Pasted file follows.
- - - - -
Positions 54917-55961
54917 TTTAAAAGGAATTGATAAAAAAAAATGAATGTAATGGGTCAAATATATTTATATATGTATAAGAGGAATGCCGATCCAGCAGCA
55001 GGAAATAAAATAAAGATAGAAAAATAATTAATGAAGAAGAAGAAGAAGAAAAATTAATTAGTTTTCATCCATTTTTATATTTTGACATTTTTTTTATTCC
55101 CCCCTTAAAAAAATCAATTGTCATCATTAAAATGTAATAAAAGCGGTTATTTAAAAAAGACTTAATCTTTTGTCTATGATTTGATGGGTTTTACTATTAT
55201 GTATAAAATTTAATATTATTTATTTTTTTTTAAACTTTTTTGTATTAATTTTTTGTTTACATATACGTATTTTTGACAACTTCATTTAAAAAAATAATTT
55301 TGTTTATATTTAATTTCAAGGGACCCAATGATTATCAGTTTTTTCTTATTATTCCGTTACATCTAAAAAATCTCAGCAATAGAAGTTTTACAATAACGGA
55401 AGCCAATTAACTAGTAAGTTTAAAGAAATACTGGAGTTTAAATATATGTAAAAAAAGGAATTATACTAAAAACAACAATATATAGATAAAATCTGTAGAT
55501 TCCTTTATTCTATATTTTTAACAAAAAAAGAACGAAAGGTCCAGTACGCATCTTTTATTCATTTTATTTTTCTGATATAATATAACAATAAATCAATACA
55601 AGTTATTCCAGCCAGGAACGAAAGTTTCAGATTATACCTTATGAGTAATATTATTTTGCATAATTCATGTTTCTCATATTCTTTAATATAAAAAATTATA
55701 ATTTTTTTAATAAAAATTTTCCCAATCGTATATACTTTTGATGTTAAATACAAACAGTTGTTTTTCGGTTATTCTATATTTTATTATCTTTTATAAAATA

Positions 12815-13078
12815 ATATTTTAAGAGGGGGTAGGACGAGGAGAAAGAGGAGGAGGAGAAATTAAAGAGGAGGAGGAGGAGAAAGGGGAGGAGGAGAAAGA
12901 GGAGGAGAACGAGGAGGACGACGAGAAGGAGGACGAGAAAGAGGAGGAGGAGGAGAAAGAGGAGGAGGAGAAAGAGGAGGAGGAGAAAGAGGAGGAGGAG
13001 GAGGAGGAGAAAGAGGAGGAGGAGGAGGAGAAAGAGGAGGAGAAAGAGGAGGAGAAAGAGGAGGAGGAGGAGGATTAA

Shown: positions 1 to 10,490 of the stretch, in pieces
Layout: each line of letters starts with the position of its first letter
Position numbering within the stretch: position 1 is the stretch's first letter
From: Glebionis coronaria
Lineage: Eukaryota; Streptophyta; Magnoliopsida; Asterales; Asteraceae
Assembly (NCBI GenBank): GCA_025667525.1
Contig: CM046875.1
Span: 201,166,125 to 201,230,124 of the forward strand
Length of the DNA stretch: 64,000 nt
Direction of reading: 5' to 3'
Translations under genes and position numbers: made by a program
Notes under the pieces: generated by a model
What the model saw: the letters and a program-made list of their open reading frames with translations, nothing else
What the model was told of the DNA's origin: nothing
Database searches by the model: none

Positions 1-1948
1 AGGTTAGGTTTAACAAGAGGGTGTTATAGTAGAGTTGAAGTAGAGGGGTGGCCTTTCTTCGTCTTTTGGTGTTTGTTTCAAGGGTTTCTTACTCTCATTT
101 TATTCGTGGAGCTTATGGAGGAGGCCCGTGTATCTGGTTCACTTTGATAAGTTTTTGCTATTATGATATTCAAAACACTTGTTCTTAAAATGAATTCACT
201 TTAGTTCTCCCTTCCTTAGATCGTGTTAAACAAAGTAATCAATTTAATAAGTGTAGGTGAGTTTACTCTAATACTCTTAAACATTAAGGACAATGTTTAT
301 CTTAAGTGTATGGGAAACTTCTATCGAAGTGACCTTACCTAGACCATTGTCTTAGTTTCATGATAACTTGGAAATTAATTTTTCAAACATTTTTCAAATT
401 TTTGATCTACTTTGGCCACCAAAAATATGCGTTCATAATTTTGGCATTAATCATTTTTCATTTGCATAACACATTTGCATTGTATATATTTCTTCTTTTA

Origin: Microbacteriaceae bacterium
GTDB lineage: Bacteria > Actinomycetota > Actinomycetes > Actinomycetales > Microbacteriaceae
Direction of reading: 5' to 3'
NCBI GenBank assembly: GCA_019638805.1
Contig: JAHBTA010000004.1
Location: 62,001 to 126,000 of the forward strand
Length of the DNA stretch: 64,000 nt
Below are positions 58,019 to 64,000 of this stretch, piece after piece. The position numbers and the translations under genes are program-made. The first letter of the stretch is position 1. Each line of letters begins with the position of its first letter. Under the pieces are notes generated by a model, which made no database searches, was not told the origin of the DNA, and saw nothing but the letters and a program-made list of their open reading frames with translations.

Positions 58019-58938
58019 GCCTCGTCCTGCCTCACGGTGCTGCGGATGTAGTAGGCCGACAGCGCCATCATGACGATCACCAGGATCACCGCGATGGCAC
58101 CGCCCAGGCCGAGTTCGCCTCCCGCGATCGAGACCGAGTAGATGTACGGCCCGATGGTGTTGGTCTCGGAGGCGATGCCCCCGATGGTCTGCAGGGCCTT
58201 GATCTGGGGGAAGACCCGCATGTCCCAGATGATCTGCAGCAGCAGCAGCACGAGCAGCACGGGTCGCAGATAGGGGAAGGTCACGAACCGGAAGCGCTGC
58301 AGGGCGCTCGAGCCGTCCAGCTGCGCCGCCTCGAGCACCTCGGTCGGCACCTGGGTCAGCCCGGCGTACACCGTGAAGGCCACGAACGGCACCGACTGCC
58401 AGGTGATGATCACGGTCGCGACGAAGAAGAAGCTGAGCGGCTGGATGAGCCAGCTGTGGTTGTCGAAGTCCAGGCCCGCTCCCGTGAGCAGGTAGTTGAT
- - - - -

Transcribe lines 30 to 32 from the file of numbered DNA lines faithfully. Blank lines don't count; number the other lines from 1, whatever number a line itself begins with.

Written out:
Positions 1-1948
1 AGGTTAGGTTTAACAAGAGGGTGTTATAGTAGAGTTGAAGTAGAGGGGTGGCCTTTCTTCGTCTTTTGGTGTTTGTTTCAAGGGTTTCTTACTCTCATTT
101 TATTCGTGGAGCTTATGGAGGAGGCCCGTGTATCTGGTTCACTTTGATAAGTTTTTGCTATTATGATATTCAAAACACTTGTTCTTAAAATGAATTCACT